Immunotherapy helps treat cancer by supporting the body's immune system. It can restore, boost, or redirect the immune system. It may slow or stop the growth of cancer cells, keep cancer from spreading, or help the immune system destroy cancer cells.
Types of immunotherapy
Immunotherapy helps treat cancer by supporting the body's immune system. This type of treatment can restore, boost, or redirect the immune system.
Immunotherapy for cancer includes:
These include cytokines and monoclonal antibodies. Cytokines are proteins made by the immune system to help cells communicate. Monoclonal antibodies find a certain protein on the surface of some cells. They lock onto it (like a key in a lock). This may then trigger the body's immune system to attack and destroy those cells.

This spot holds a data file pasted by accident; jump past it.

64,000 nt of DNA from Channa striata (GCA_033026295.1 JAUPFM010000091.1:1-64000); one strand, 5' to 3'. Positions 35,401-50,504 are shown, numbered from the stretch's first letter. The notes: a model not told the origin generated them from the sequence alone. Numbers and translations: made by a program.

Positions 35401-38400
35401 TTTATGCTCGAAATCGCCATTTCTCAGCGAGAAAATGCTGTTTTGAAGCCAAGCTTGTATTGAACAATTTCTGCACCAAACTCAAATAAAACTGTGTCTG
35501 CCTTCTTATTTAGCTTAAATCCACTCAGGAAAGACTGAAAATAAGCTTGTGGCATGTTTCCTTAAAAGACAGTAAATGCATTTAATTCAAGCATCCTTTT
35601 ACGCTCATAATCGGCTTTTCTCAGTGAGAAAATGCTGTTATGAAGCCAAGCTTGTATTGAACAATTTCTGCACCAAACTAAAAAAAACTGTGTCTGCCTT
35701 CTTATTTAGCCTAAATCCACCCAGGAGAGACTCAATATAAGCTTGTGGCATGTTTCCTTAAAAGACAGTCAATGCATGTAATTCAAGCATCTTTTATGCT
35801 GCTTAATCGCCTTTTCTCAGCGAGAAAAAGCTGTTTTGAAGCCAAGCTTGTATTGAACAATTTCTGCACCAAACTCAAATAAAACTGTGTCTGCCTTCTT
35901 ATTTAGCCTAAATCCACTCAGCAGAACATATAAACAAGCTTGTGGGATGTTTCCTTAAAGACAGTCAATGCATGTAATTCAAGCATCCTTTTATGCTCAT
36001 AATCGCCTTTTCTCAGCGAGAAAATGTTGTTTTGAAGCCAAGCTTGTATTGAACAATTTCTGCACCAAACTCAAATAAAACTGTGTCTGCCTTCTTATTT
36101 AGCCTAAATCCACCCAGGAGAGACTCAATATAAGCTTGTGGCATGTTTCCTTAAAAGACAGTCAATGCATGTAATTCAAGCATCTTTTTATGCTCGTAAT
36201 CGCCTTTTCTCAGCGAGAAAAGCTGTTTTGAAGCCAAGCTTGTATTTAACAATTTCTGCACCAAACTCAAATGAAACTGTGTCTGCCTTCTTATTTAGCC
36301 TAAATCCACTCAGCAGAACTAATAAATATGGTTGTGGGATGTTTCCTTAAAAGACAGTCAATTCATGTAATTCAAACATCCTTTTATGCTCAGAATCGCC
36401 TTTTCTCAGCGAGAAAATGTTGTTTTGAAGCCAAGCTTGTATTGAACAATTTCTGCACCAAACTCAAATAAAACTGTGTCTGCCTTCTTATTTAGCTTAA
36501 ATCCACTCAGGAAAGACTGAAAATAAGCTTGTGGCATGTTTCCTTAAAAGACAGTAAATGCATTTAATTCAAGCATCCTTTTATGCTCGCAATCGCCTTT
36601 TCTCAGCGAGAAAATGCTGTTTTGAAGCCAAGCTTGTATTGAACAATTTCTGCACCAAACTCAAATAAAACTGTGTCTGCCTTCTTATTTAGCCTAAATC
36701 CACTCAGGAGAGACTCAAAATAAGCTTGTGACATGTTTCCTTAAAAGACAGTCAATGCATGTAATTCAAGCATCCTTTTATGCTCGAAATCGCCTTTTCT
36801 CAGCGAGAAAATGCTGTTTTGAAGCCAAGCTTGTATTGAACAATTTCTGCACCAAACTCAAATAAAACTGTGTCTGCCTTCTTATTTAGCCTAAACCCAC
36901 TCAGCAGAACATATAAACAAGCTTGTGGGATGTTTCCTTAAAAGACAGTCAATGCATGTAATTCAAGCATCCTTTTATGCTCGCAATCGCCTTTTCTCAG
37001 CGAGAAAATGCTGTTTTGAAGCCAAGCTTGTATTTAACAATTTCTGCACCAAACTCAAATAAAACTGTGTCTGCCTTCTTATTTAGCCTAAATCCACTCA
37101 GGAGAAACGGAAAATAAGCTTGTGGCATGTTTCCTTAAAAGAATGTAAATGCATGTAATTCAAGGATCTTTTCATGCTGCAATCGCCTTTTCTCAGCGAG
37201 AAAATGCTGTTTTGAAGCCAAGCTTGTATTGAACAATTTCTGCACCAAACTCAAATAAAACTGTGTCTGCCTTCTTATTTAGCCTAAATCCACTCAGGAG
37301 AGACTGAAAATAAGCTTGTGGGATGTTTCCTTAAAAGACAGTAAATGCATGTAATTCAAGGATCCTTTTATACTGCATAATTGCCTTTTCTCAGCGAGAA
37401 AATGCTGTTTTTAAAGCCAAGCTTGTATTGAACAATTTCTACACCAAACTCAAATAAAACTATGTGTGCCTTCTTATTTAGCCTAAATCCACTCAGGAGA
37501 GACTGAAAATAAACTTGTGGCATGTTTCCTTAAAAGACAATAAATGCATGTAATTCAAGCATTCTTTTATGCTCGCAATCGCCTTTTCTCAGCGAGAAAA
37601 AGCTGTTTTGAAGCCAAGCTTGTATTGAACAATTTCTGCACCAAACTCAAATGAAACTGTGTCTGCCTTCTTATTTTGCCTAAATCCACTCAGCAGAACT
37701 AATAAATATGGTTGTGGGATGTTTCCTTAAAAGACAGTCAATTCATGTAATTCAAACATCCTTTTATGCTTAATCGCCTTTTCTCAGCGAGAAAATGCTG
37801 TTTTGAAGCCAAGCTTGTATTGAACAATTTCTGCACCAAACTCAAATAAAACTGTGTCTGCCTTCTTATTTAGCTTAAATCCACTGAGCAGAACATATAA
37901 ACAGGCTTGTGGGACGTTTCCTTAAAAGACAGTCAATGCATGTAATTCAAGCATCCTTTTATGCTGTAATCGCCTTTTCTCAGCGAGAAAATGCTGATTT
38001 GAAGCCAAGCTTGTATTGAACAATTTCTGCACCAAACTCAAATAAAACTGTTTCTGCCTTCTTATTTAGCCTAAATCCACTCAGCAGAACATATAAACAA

- Immune cell therapies.
One example is CAR T-cell therapy. A person's T cells are treated in a lab so the T cells are more able to attack cancer cells.
Treatment vaccines, such as Sipuleucel-T, help the body's immune system find and attack cancer cells.
Questions to ask
Here are some questions to ask:
- How long has it been used to treat cancer like mine?
- How will this treatment help me?
- What happens during the treatment? How long will it take? How often and where do I get it?
- What are the side effects?